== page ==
I've been debating whether or not to write the second #kinderchat summer blog challenge. So much so that it is now past the unofficial deadline for this challenge. The thing is? I argue a lot. I'm already pretty outspoken and loud, and unfortunately sometimes snarky, when I read certain things.
A year ago, I got extremely riled up over a post a fellow blogger had written in which he claimed that daycare was not school and wrote this response. This was really the first time that I had dared to speak against another blogger and semantics got in the way and think that we both missed out on the opportunity to have a real dialogue. Looking back over his post, I saw that he changed the title and edited the post slightly. And I appreciated the fact that the author was able to reflect on the fact that the original title was an attention getter and to modify it slightly.
And I've spent a lot of time reflecting on this. A LOT. At first it was because I felt attacked as a professional who spent a great deal of time working in childcare. Later, I realized that there was more to it and have had time to step back and look at it a bit more objectively.
I still don't agree with the overall tone of the post and I think it's past semantics at this point. I think what still rubs me the wrong way is not the disagreement over what to call these experiences that happen before school, but the underlying assumption that some parents cannot make the best choice for their children. To be fair, this is the concern I have with the push for universal PreK as well. Don't get me wrong, I want PreK to be available for everyone who wants it and I want every effort made to let families know of the services provided.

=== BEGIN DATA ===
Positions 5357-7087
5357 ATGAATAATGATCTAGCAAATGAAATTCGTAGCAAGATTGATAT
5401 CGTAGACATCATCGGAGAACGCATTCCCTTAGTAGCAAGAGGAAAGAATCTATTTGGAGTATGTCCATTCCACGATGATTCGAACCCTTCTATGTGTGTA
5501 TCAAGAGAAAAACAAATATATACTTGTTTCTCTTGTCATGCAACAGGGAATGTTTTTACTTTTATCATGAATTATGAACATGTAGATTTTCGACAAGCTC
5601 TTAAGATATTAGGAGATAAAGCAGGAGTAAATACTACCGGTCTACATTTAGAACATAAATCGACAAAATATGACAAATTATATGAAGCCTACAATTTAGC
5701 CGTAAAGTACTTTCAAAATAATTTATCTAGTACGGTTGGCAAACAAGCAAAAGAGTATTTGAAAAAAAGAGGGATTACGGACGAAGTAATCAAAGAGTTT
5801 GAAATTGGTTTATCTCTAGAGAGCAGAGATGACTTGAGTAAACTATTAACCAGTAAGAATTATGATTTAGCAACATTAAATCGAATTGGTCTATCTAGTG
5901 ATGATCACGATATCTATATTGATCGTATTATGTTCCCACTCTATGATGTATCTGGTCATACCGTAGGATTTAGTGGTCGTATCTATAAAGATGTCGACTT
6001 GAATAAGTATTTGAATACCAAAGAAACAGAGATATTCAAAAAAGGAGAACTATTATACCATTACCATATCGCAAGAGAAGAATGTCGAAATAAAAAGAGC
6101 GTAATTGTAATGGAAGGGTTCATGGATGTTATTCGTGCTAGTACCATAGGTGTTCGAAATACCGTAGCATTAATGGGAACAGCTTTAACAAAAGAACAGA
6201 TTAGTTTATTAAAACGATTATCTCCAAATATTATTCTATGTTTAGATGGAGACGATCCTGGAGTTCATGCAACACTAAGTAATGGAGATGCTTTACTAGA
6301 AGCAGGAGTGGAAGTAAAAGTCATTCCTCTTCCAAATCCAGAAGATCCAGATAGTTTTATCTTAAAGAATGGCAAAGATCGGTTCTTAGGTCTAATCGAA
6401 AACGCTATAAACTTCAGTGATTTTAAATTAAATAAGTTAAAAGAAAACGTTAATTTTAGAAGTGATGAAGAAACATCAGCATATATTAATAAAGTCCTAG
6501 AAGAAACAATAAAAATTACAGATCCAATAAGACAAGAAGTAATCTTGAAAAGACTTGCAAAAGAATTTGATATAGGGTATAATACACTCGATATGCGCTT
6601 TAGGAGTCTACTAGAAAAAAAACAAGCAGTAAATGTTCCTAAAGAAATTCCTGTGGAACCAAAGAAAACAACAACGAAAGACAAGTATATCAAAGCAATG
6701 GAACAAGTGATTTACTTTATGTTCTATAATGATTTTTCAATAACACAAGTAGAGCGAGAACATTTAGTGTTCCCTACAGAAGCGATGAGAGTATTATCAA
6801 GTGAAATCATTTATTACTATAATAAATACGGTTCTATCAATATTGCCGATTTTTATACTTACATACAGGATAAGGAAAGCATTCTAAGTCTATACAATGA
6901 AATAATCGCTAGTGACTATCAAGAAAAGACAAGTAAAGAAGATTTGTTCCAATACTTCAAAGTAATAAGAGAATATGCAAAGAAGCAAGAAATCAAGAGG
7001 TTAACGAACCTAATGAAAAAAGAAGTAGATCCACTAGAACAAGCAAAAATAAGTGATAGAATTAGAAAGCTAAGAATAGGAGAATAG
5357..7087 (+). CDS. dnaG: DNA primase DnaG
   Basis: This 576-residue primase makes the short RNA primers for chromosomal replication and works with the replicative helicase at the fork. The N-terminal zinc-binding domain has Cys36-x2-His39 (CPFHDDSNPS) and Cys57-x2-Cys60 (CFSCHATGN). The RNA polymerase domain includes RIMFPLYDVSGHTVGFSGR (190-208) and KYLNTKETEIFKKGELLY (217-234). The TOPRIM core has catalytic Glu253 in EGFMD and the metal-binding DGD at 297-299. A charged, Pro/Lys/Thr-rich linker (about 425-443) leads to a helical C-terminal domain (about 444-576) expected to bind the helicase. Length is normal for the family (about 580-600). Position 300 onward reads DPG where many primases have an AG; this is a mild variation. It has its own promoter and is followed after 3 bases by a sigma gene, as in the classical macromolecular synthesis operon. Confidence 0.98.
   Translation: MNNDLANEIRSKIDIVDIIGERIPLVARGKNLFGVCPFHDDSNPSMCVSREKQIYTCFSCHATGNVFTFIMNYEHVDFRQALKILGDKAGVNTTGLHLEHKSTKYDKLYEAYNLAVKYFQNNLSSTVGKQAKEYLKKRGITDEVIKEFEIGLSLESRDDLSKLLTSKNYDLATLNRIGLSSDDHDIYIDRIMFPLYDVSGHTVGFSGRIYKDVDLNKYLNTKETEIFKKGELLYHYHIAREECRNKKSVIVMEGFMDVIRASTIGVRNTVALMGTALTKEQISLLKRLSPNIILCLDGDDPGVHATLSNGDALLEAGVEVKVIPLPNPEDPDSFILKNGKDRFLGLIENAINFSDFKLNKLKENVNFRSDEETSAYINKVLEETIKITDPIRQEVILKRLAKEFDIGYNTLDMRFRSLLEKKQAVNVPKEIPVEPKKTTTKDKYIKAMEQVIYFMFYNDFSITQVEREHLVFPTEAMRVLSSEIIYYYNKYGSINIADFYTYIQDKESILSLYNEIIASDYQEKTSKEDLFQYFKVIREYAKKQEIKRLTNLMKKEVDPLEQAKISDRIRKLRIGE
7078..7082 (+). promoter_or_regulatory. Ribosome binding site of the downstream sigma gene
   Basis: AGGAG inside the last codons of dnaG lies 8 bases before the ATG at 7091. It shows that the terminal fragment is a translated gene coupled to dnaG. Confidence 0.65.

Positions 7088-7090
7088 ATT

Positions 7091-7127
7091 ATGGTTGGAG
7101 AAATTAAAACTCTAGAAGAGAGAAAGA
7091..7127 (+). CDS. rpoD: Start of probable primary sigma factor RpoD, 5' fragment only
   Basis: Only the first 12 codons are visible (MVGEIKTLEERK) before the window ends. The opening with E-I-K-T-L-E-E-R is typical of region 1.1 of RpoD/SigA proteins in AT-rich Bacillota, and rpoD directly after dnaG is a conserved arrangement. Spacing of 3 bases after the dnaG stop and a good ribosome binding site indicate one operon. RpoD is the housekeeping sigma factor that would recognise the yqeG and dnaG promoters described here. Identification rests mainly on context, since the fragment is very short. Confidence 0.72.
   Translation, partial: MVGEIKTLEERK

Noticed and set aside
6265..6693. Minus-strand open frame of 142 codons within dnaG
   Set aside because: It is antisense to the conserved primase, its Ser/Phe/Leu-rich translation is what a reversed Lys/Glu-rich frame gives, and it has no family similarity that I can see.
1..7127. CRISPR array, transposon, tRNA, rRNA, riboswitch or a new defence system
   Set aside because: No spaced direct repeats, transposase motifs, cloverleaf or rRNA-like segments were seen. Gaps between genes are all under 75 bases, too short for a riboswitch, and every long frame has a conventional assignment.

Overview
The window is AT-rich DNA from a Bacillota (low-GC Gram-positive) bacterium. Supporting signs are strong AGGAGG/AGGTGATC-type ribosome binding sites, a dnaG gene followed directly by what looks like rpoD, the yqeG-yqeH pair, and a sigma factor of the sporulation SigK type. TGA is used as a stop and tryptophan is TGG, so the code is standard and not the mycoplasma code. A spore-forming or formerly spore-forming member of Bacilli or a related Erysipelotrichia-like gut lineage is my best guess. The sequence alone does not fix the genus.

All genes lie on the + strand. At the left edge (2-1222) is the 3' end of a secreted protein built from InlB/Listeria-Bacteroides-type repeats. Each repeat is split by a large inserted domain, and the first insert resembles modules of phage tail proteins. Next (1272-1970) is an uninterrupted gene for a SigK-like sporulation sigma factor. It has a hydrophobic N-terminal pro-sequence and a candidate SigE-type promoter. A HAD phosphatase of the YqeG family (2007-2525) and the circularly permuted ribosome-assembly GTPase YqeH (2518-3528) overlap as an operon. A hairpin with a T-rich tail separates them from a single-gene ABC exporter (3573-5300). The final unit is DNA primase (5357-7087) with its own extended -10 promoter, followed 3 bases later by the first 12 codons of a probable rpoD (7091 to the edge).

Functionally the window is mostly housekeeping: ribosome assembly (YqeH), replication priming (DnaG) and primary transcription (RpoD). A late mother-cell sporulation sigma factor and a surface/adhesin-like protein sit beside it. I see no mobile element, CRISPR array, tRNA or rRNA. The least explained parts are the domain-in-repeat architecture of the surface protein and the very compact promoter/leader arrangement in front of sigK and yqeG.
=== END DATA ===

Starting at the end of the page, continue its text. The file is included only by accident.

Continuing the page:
However, and this is a big one, I firmly believe that parents are the child's first teachers and decision makers for their future. As educators, we can't presume to know what is best for every child and every family. Yes, I one hundred percent agree that the first 5 years are essential in building brain connections and that early experiences are among the most important. I still don't agree that there is only one best way to achieve this and I certainly don't agree that just because a family is in poverty or otherwise teamed "at risk" that educators know what is best for them. We have to remember that risk factors such as poverty are a larger systematic problem and that school alone won't "fix" it. Our role is to support and strengthen families in whatever way we can and in whatever ways fit that particular family's context.
Formal PreK may not be the best choice for every family. Some families may (rightfully, in my opinion) decide that while their child is 3 and 4 the best place for them is at home, learning their home language and cultural values. What then can we do to support these families that choose this? What can we do to support these children, who may not have the same school readiness* skills as children that attended formal PreK when they enter kindergarten? Can we think outside of ourselves and reflect that maybe they are learning different skills and that these skills are assets as well?
When thinking about children and families, can we think in the grey area rather than assuming that one choice is the best for everyone?
*I have a whole different rant on the whose idea of school readiness we are talking about....